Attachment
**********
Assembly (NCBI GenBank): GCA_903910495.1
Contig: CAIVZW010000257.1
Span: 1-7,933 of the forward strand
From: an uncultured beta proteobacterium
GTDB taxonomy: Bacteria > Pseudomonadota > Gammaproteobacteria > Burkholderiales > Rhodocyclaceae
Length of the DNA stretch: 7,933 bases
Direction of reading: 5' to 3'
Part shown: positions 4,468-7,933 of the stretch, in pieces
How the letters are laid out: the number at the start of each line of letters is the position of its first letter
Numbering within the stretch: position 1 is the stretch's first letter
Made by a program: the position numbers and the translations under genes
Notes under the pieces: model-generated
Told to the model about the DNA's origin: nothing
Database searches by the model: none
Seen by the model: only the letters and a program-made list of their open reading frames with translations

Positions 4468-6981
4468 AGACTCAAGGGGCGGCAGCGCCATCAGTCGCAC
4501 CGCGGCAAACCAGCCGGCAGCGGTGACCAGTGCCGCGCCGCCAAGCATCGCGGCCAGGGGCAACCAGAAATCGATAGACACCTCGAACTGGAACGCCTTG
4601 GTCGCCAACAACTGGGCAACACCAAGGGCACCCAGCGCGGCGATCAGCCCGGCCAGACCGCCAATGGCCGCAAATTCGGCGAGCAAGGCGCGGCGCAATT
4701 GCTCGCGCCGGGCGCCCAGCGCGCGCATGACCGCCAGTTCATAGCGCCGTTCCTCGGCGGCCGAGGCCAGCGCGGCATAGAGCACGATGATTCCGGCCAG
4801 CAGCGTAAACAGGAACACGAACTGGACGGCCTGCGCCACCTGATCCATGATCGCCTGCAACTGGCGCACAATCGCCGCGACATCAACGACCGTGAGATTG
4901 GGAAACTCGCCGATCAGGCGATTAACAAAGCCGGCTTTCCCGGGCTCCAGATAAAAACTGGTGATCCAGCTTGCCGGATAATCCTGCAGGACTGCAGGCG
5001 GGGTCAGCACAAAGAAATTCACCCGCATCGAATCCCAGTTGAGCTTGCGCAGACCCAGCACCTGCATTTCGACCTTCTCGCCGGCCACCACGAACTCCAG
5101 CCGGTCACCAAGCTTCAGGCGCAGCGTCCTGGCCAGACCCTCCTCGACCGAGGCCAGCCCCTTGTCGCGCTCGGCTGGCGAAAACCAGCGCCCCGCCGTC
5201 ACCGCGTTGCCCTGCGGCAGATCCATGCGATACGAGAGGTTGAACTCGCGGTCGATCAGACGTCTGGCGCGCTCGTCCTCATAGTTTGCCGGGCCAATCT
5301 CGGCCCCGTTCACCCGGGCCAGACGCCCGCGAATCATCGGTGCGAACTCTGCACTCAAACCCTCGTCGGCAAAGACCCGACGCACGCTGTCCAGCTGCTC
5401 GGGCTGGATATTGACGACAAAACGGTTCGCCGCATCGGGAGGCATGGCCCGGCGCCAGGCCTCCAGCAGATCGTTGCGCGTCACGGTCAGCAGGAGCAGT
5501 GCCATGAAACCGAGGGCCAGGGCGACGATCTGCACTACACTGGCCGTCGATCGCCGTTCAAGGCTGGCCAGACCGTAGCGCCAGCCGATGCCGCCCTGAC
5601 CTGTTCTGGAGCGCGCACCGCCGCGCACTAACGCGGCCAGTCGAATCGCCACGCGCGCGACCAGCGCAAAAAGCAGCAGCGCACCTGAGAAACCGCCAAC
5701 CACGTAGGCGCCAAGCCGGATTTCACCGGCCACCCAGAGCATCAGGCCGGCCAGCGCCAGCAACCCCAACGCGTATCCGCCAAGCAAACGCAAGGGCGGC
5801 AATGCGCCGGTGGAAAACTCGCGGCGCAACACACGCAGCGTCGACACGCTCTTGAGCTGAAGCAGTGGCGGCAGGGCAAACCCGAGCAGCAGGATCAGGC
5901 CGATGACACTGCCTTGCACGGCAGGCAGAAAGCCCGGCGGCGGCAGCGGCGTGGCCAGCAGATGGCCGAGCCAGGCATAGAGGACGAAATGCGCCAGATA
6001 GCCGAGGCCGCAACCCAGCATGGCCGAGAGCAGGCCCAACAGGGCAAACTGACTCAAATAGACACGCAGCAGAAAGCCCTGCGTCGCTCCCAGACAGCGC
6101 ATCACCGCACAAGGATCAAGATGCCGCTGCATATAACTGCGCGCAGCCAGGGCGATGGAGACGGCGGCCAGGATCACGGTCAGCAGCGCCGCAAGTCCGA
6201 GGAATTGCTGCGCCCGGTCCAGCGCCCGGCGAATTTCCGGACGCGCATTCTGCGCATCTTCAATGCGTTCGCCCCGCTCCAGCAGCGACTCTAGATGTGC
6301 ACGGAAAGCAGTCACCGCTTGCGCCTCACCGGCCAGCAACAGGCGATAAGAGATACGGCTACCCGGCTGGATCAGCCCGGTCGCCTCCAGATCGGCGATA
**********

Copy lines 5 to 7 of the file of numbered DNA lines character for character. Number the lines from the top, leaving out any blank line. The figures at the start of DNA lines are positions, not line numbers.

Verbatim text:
GTDB taxonomy: Bacteria > Pseudomonadota > Gammaproteobacteria > Burkholderiales > Rhodocyclaceae
Length of the DNA stretch: 7,933 bases
Direction of reading: 5' to 3'